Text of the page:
The following assumes that the holography to which the OP refers is that which is studied in high energy theory. Holography is not just a framework that relates
something (the RHS) on the region to something (the LHS) on its boundary
It is a framework for studying the equivalence of certain theories, one of which is defined in the bulk of some spacetime manifold with boundary, and the other of which is defined on its boundary. On one side of the equivalence, one has a theory of gravity. On the other side of the equivalence, one has a quantum field theory. In particular, in order to produce an example of holography, one needs to find two such theories, and one needs to show that the quantities that characterize the boundary theory (e.g. correlation functions in a quantum field theory) can be computed in terms of the quantities that characterize the bulk gravity theory, and vice versa.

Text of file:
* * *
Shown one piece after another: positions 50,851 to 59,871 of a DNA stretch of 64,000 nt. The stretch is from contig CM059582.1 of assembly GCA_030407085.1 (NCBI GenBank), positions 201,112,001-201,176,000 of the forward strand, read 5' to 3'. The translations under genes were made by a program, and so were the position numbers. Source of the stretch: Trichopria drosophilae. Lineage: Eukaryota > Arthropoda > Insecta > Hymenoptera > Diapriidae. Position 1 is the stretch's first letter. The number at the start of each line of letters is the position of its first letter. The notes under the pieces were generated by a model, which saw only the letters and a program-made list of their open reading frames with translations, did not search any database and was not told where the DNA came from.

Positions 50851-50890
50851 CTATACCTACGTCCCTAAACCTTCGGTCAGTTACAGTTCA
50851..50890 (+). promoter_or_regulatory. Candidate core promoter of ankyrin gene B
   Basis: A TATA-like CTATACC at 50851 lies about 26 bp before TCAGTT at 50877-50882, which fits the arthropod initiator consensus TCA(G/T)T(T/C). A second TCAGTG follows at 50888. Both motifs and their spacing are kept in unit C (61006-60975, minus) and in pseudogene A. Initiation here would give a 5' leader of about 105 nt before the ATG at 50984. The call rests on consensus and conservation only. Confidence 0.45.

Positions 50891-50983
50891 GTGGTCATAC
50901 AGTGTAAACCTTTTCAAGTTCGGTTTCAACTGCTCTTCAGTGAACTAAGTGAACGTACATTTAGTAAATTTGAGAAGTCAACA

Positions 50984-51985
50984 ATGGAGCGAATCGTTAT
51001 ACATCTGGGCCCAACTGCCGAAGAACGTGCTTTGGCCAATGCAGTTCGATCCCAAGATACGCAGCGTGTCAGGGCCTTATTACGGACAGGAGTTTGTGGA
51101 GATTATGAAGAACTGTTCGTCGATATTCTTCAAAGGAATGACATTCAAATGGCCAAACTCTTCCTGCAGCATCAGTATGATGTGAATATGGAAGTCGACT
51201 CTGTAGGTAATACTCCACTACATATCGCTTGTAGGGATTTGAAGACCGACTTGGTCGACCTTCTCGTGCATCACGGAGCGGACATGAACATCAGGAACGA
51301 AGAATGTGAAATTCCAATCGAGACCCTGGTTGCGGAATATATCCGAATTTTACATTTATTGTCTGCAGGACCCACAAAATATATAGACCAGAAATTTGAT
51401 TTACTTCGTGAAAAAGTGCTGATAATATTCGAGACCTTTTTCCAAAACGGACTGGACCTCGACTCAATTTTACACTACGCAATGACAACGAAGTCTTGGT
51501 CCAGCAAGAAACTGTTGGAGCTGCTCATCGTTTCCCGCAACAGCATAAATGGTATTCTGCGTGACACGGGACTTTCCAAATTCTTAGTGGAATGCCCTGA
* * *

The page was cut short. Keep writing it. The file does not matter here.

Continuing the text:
Stoke's theorem is a mathematical fact about integrating differential forms on manifolds with boundary; it is not an equivalence between a theory of gravity and a quantum field theory. Therefore it would, in my opinion, be quite a terminological stretch to say that it is an example of holography.
This post imported from StackExchange Physics at 2014-03-07 13:40 (UCT), posted by SE-user joshphysics